This is marketed as a going vegan book for men written by a vegan male martial arts fighter.  It’s supposed to blow the myth of being a male vegan equating being weak and/or not masculine out of the water.  Since it’s a perpetual problem that veg*nism has a hard time appealing to the men of humanity, I’m very curious to check this out.
  • Supermarket Vegan: 225 Meat-Free, Egg-Free, Dairy-Free Recipes for Real People in the Real World by Donna Klein
    Fact: I am poor. Further Fact: I don’t have a car. Even Further Fact: The nearest grocery store to me is crazy cheap and mainstream so it’s not always easy for me to find obscure ingredients often listed in vegan recipes.  (I do take the time to order vital wheat gluten and nutritional yeast in bulk from Amazon though.  That shit is awesome).  Anyway, I’m very intrigued by the concept of this book.  I hope the recipes are creative and not just like “pasta, veggies, rice, have fun.”  We’ll see!
  • Canning for a New Generation: Bold, Fresh Flavors for the Modern Pantry by Liana Krissoff
    This comes across to me as the Stitch n Bitch for canning.  I’m very intrigued by canning but am put-off by how old-fashioned most of the recipes and methods in the cookbooks are.  Why am I into canning you ask?  Hey.  Ya’ll know how into local food and preparing for the zombie apocalypse I am.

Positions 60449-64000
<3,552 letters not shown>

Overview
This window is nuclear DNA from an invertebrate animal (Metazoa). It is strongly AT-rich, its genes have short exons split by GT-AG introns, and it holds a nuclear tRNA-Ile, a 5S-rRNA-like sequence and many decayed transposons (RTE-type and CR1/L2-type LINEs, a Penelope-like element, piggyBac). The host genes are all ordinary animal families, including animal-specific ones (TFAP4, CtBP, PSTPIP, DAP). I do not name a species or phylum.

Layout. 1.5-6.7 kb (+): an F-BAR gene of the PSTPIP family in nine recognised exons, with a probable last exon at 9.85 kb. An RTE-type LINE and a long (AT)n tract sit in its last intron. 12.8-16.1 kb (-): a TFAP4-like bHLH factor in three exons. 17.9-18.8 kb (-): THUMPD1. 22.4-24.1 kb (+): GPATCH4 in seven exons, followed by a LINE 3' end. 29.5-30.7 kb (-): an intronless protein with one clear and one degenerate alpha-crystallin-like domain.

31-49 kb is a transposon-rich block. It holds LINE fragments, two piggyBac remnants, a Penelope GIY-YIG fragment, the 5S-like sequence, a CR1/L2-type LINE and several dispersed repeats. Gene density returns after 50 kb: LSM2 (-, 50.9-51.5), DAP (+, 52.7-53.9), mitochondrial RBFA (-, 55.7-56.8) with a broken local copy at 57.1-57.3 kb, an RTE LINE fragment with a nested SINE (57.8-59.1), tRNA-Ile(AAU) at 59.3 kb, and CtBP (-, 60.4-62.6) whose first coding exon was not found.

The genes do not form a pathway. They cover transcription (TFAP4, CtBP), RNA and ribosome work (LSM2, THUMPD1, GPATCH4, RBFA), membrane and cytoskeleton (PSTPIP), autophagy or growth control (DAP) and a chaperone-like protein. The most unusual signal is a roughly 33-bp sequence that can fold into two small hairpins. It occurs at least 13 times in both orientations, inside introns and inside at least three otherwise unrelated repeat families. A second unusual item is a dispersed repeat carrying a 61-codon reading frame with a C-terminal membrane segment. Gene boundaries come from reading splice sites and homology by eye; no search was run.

• Dead in the Family by Charlaine Harris
    Ok, so I could own this already, but I own the previous books in the Sookie Stackhouse series in mass market paperback, and the SERIES MUST MATCH.  Also, I can’t suddenly switch to ebooks for the series at this point in the game, but I would if I could.
  • Handling the Undead by John Ajvide Lindqvist
    Besides having the most difficult to spell name of any author on this list, Lindqvist also wrote Let the Right One In, which I think is a wonderful twist on/addition to vampire lore.  I can’t wait to see what he does to zombies.
  • The Loving Dead by Amelia Beamer
    All you need to know about this book is that the zombie plague is an STD in it.  AN STD. MUST READ.
  • Can You Survive the Zombie Apocalypse? by Max Brallier
    I was completely obsessed with Choose Your Own Adventure (CYA) stories when I was a kid, even the craptastic fundy Christian ones my parental units made me read.  This is a CYA set in the ZOMBIE APOCALYPSE.  It’s like a zombie videogame.  Only it’s a book. COVET
  • The Secret Feminist Cabal: A Cultural History of Science Fiction Feminisms by Helen Merrick
    I’m just obsessed with feminist scifi and any study of or collection of feminist scifi I’ve read in the past has been motherfucking awesome.  Can’t wait to see what new authors and stories I’ll discover through this book.

There’s your glimpse at my wishlist!  Hope you enjoyed!  Hopefully I’ll have more real life stories for you next week.  Also I’m just noticing that this is an interesting mix of zombies, sex, feminism, and veg*ism.  Huh.  I’m *coughs* a unique one, eh?